The Regional District of Okanagan Similkameen is warning campers to be vigilant and prepared to move on short notice. Submitted photo.

The Regional District of Okanagan Similkameen is warning campers to be vigilant and prepared to move on short notice. Submitted photo.

Campers urged to be vigilant

Regional district reinforcing caution warnings for those using the outdoors

It’s a message that seems to take some time to sink in, but the Regional District of Okanagan Similkameen is warning campers and people using the outdoors to exercise extra caution and be prepared to move on short notice.

The threat of wildfire is very real. If you’re planning a camping trip, it’s important to be vigilant about fire safety.

Open burning is prohibited and a campfire ban is in place throughout the Kamloops Fire Centre, which includes the Regional District of Okanagan-Similkameen (RDOS). Forest use restrictions are also in place in the vicinity of Placer Lake.

Related: Illegal campfires prompt $48,000 in fines over B.C. Day weekend

Discarded cigarette butts, campfires, hot exhaust pipes coming into contact with dry grass and vegetation, power tools (such as chainsaws,) Tiki torches and even discarded glass can all ignite a wildfire.

Whether you’re camping close to town or in the backcountry, you need to have a plan in place in case an evacuation alert or order is issued.

Local governments are working with BC Parks, BC Wildfire and campground operators to provide as much notice as possible prior to issuing an evacuation order. When wildfire conditions change suddenly, it may be necessary to leave the area immediately.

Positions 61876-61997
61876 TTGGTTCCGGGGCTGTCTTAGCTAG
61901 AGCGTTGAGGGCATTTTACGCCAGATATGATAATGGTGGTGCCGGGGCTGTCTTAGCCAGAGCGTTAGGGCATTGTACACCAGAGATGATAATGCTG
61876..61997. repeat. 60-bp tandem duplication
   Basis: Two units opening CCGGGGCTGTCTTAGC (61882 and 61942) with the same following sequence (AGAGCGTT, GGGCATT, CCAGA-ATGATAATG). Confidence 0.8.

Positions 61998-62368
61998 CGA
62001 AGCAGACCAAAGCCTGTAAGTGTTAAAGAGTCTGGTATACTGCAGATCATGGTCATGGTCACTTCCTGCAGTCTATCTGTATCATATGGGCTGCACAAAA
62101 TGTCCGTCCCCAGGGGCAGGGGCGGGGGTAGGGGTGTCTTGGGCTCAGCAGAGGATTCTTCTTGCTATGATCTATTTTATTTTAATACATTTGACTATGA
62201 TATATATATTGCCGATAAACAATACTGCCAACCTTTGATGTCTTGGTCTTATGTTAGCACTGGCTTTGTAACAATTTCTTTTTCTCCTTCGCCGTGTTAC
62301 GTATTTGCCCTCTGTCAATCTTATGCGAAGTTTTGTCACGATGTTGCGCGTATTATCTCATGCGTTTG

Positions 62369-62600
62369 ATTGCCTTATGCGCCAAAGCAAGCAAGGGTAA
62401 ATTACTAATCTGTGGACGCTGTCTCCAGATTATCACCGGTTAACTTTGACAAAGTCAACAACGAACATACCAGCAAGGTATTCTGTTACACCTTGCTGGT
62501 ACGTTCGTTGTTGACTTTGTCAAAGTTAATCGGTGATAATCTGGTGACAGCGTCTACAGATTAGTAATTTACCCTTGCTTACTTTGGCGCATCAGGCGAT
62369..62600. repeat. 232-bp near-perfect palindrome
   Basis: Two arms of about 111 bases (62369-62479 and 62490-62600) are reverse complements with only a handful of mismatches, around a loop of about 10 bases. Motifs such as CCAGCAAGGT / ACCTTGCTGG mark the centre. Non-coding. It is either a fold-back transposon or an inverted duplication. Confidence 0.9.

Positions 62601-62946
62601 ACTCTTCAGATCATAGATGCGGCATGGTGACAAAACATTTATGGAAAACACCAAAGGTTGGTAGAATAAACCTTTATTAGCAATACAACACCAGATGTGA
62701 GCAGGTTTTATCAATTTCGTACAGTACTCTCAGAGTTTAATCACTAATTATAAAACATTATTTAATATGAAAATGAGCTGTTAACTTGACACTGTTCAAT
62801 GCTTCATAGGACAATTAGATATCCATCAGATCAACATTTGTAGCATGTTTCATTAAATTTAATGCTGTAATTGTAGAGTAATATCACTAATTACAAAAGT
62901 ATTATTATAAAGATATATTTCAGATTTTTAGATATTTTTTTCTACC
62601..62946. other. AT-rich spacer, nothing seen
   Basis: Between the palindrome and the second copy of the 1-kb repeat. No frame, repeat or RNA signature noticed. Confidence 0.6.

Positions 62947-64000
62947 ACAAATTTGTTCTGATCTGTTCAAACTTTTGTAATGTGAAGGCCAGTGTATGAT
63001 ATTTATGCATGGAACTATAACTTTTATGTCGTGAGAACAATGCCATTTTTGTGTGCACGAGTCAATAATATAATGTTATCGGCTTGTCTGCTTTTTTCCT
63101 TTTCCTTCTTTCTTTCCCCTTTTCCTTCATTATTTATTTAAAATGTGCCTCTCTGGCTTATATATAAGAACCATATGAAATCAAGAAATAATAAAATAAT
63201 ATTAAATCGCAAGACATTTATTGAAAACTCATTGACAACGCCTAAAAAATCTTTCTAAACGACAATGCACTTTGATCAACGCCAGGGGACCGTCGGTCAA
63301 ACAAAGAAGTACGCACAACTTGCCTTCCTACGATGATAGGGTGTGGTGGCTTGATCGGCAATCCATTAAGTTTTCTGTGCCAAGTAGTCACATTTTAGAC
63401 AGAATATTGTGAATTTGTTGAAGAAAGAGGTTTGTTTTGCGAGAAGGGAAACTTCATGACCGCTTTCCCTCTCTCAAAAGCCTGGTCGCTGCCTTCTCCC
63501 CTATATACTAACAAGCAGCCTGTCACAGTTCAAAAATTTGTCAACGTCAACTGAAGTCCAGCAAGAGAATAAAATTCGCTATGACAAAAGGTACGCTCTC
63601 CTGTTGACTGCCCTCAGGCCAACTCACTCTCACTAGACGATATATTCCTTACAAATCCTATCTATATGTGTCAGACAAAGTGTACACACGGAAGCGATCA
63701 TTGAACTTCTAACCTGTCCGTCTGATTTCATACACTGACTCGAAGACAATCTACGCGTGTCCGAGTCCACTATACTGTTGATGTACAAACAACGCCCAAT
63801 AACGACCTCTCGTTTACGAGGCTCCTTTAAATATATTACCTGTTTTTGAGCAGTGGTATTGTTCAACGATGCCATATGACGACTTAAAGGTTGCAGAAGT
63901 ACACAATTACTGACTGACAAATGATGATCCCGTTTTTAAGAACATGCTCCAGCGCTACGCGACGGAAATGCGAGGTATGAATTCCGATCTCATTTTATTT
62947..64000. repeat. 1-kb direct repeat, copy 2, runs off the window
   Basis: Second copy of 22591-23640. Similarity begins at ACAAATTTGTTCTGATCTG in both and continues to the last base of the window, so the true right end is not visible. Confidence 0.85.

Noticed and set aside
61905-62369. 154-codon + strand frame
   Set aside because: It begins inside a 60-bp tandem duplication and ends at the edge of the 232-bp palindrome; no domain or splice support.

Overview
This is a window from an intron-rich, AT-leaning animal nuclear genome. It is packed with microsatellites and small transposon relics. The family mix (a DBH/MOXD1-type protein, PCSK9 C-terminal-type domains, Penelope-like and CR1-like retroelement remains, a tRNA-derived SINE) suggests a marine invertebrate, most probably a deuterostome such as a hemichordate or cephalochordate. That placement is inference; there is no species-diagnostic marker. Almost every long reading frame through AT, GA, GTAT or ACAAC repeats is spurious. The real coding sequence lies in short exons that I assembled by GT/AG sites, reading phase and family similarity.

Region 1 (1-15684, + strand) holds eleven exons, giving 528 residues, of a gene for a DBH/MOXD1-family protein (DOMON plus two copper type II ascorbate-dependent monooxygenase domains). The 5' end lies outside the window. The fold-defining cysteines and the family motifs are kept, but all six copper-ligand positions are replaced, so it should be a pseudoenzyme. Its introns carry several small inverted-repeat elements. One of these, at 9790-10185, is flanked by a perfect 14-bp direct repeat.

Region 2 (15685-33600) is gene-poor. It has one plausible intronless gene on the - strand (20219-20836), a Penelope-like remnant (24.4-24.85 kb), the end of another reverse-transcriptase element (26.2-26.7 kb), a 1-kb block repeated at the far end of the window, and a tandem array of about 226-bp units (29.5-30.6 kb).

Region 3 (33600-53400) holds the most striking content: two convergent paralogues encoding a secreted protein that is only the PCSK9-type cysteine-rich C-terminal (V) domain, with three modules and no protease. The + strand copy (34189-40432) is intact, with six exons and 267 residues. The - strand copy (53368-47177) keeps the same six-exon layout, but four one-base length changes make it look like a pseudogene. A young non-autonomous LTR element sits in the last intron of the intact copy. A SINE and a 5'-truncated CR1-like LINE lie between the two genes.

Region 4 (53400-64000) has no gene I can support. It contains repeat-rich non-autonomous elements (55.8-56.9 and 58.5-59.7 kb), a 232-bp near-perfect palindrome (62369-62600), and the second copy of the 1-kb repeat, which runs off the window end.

That happened in late July and early August, when the RDOS Emergency Operations Centre issued evacuation orders for campgrounds threatened by wildfire. Campers had to leave their tents, trailers, vehicles and camping equipment behind.

Evacuation orders are only issued when there is a potential risk to human safety. Whenever possible, the RDOS proactively communicates with park operators about the potential for an evacuation order to be issued. This is done to ensure a planned exit is possible and to avoid causing panic. At certain times, immediate tactical evacuations occur to ensure public safety.

A tactical evacuation may be issued with a limited warning.

If conditions allow, those affected by an evacuation order may be given access to retrieve vital belongings, but only if authorized by the EOC and incident command.


Steve Kidd
Senior reporter, Penticton Western News
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